Signalling Your Jenkins Build Status with a Mini USB Traffic Light
Raise awareness of your failing builds, like we are, with this handy tutorial.
As part of an effort to increase developer awareness of quality, we wanted to draw attention the fact that you should have healthy CI builds. The normal procedure revolved around emails sent to the individuals who broke the build with their last commit. With almost all of us used to receiving a lot of email-noise throughout the day, this is not a channel where you can expect an immediate reaction.
We wanted some means to alert a team of their failing build that is prominent and not prone to getting lost in the background. We figured it should be some kind of hardware - maybe an alert light or flashing LED or something… something that is able to draw your attention, but not be too annoying at the same time.
Finding the right solution
First drafts considered blink(1) - a small LED that is plugged into a USB slot and then controlled via an API. It can display a whole bunch of colours and flash at different rhythms. The downside is that it is very small and thus not prominent enough to reliably catch the attention of a whole team.
There were also discussions about single color lamps and alert lights, but we found them too annoying or just plain boring. The Retaliation approach with a USB rocket launcher is hilarious, though a bit too difficult to set up and maintain for the amount of teams in our company.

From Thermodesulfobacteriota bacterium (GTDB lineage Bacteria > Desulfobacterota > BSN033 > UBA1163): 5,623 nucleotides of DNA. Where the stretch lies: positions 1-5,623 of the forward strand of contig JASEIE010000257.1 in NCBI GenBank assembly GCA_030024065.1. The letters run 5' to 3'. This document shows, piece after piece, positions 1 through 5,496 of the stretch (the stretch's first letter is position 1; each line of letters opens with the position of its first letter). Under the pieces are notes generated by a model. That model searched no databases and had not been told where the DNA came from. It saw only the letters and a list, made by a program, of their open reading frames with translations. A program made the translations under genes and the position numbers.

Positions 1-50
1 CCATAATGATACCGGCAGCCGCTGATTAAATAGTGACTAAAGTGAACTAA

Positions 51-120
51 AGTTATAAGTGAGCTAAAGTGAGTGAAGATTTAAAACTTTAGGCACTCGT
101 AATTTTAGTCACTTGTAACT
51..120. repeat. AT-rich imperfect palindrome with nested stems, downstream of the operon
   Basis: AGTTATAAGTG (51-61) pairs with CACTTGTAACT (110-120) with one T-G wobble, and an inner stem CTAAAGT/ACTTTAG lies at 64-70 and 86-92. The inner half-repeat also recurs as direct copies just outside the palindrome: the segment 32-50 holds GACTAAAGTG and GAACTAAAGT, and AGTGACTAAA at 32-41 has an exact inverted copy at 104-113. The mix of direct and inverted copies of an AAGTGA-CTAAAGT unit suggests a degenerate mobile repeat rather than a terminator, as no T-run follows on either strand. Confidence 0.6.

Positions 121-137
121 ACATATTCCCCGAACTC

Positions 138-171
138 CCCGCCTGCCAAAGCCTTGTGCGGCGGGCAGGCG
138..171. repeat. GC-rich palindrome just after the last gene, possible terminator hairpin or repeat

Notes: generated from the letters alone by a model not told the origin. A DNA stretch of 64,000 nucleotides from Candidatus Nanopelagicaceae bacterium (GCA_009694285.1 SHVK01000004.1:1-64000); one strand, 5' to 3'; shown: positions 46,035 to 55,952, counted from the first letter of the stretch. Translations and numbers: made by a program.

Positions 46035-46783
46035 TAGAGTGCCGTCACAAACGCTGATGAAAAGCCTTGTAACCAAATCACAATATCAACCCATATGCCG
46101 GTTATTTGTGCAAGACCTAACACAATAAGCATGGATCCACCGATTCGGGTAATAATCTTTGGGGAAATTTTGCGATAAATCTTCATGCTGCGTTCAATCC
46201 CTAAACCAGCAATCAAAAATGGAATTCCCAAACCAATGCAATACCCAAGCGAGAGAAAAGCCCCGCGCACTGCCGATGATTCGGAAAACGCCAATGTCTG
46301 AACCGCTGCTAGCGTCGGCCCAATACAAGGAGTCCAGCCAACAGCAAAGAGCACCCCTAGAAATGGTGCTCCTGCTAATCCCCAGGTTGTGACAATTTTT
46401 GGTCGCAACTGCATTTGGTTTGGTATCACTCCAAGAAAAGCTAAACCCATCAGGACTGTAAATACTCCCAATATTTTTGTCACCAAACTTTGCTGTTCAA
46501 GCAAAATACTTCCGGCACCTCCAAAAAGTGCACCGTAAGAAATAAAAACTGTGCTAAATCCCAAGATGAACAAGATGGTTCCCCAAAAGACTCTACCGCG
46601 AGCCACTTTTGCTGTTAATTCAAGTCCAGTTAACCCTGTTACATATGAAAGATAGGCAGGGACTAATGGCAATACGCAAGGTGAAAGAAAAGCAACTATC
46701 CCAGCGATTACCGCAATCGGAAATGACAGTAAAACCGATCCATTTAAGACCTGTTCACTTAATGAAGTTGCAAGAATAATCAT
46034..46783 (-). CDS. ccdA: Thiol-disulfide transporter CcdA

So, we came up with the Traffic Light that changes its color based on the outcome of one or more Jenkins jobs: green for passing, red for failing (now, who would have thought that?). At the time there wasn’t anything similar available, we just built it ourselves. The result is an open source release that natively supports Jenkins and Travis CI, but it’s also able to draw data from other endpoints by means of Regex Evaluation.
How did we go about it?
If you are interested in setting up the Traffic Light for your team, there is a comprehensive guide in the README. The current package is supposed to run as a daemon on Linux systems. Most of the installation is handled automatically, but one of the dependencies has to be built manually (covered in the setup guide). Once you have it running, you can add your Jenkins (and other) jobs easily by providing a JSON file.
For our internal rollout we used a RaspberryPi 2 to run the daemon on Raspian, because the PI has a low energy consumption and runs independently from our developer’s workstations. The total cost per Traffic Light is about 80€ overall (including RaspberryPi).
Summary and results
With the introduction of the Traffic Light for certain developer teams, we intended to pique curiosity and eventually attract attention for solid automated software testing. Additionally we wanted to reward teams who already made an effort towards testing.
Was the project worth it? Absolutely! For a price tag of under 100€ we put together a device that helps raise awareness for failing builds. Almost everybody introduced to the idea asked us how they could get their own Traffic Light.
If you have any further questions regarding the project, feel free to reach out via email to email@example.com.